At the time of publication, Charles was reportedly still employed by Deen’s Lady & Sons restaurant, but she said she realized that her time there was almost over. She hopes to one day open her own restaurant.
Joan and I and our friend Linda went to see the Hillsboro Hops Class A baseball team on Monday night. They were playing the Tacoma Indians. Hillsboro is just west of my former location of Beaverton, which is just to the west of my current location of Portland. It's a small stadium (heck, we're talking Class A) but brand new and very nice.
It was a fun game, with the Hops leading 3-1 until the seventh inning. At that point the Hops' starting pitcher started walking guys. Then they brought in a reliever who just kept walking people. He finally got a guy out and I turned to Joan and said, I hope now that he's gotten an out that he doesn't groove one across the plate. Moments later he grooved one across the plate and the batter launched a grand slam. 3-1 turned into 10-3.
Still, all was not lost. They've got a special beer that's only on tap there at the ballpark. And on the way out I got a picture with Barley, the Hops' mascot.
A secret Pakistani report leaked online on Monday provides a series of stunning revelations about the life and death of terror mastermind Osama bin Laden, the long-time Al-Qaeda leader responsible for the 9/11 attacks against the United States in 2001.
The report, placed online by the Al Jazeera news network, recounts the testimony of more than 200 witnesses including bin Laden's family members.
On one occasion during 2002 or 2003, bin Laden was almost caught while headed to a market with his security guard Ibrahim al-Kuwaiti and the guard's wife Maryam. The car he was riding in - it's unclear who was driving - was pulled over for speeding, but bin Laden 'quickly settled the matter,' according to Maryam's testimony, and the al-Qaeda leader was once again off and running.
One of bin Laden's relatives said 'The Shaikh,' as he was known, often 'wore a cowboy hat to avoid detection from above' by overhead U.S. drones, and that 'a complete collapse of local governance' allowed him to hide inside the country for six years before U.S. President Barack Obama gave the order to have him killed in a Navy SEAL raid.
That 'kill mission,' Pakistan's official inquiry declared, was 'a criminal act of murder which was condemned by a number of international lawyers and human rights organizations.'
'Due process was deliberately denied the victims,' the commissioners wrote - referring to bin Laden as a victim - 'and their killing was explicitly ordered by the President of the US.'
The US Navy SEALs raid that killed the al Qaida founder in the town of Abbottabad outraged Pakistani officials because they were not told about it beforehand.
US officials have said they kept Pakistan in the dark because they were worried that bin Laden would be tipped off.
Isobel Parke has no proof, but she has a hunch that a purse-snatching black bear may be on the loose in her neighborhood.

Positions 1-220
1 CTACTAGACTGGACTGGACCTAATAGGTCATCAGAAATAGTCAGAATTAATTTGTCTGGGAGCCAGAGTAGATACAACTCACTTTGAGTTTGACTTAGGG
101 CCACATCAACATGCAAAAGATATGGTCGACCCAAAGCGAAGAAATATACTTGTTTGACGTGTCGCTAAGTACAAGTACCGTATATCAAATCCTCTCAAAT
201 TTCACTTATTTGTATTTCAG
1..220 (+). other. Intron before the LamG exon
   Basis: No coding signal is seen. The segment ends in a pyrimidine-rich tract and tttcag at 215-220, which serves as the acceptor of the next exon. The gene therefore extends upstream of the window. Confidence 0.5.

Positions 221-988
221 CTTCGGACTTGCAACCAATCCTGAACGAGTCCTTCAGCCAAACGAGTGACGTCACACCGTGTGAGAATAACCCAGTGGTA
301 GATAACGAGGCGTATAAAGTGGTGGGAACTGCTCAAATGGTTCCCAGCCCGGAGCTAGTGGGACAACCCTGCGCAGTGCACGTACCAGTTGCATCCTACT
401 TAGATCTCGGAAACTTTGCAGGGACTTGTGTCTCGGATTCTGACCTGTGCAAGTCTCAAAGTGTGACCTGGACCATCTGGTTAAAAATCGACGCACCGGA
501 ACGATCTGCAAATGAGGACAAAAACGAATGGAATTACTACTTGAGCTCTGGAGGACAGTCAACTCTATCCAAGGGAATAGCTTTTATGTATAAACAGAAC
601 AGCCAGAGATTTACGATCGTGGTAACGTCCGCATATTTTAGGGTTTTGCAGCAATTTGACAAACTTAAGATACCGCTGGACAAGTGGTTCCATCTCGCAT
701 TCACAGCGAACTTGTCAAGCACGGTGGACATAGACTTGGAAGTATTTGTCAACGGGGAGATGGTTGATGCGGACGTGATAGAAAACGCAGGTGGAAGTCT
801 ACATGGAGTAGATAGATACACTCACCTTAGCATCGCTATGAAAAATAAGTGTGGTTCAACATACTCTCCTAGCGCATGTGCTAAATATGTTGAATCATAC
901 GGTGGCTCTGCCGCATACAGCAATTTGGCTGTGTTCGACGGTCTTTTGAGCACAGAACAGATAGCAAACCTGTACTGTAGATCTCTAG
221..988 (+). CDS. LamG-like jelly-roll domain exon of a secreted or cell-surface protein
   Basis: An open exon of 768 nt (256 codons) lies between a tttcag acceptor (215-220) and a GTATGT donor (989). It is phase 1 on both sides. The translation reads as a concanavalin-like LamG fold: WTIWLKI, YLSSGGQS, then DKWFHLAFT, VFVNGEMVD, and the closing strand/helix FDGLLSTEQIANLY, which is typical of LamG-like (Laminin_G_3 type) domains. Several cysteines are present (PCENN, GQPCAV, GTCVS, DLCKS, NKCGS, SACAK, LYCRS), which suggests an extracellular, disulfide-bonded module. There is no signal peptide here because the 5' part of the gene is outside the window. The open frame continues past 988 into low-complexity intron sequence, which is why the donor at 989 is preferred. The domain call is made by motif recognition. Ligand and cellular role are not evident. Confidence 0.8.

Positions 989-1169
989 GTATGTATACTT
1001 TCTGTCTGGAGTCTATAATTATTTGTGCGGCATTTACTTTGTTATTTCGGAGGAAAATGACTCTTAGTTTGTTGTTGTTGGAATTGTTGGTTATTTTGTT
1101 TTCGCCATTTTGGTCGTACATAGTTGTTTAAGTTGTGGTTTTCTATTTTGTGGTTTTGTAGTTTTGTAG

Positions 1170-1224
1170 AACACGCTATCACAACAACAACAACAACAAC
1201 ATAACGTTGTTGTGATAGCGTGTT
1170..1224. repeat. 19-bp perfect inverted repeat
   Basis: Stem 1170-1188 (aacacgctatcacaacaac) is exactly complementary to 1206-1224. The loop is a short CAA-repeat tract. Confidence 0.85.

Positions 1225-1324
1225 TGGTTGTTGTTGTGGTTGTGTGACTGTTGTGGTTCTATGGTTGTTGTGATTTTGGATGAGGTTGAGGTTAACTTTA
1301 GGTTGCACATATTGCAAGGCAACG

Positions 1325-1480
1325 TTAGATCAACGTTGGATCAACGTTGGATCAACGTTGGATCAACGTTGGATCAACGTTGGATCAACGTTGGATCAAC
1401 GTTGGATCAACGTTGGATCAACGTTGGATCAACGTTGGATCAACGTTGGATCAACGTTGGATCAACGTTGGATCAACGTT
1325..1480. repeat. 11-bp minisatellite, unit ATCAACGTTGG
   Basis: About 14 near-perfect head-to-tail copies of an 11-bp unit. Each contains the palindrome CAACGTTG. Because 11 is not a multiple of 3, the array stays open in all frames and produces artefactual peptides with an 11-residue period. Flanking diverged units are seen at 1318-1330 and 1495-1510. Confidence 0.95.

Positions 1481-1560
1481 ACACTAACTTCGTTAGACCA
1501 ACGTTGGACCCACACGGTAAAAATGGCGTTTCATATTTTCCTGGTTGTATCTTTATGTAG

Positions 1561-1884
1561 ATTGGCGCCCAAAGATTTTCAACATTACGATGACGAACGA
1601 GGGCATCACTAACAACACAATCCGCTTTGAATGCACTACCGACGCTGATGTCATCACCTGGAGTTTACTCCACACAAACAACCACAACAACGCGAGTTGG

Several bear sightings have been reported in town in recent weeks, including in the area of the 699 blueberry bushes at her farm on Blake Road.
When her purse turned up missing Sunday night after she accidentally left it sitting on the steps in front of the door at her house, Parke began to suspect that a bear may be to blame.
She was so convinced, that she reported her suspicion to police this week.
“I have no proof that a bear took it, but there’s no other explanation that I can think of,” Parke said.
A bear has been spotted wandering around her property and even ripped down one of her bird feeders and another feeder at a neighbor’s house.
Police have received reports of bear sightings on Main Street, Elm Street, and in the area of Long Meadow Farm Drive near Hamilton Heights.
While there have been numerous sightings, police Capt. Jason Newman said there have been no incidents.
“We suggest staying away from them and consider bringing in bird feeders and storing trash where the bear cannot get to it,” Newman said.
Parke’s purse vanished after she arrived home around 8 p.m. Sunday and set it down on the steps while opening her door.
“I dropped my bag on the steps and then forgot to pick it up,” she said.
Parke discovered her purse missing Monday and began to suspect a bear. Her house sits off the road and she doesn’t believe anyone would have seen the purse sitting there.
Parke hopes her purse shows up soon, but at the moment she hasn’t found any sign of it.
“It’s just puzzling,” she said.
Mark Ellingwood, chief of the state Fish and Game’s Wildlife Division, said a bear carrying off a purse wouldn’t be a common behavior, but then again, bears are known to haul away bird feeders and other things with scents that attract them.
He’s not aware of any cases involving bears stealing purses, but he said it’s possible that a bear found an “interesting scent” and carried it off.
“It would be an extraordinarily uncommon event, but that said, who knows?,” he said.
When bears do take items, they often bring them to a spot where they rifle through them in their hunt for food. They could carry the item 35 yards or even 100 yards away, Ellingwood said, and once they find what they’re looking for, they’ll take what they want and leave the rest behind.
“They’re not collectors of interesting things. They don’t carry things that don’t provide them with the right source of nutrition,” he said.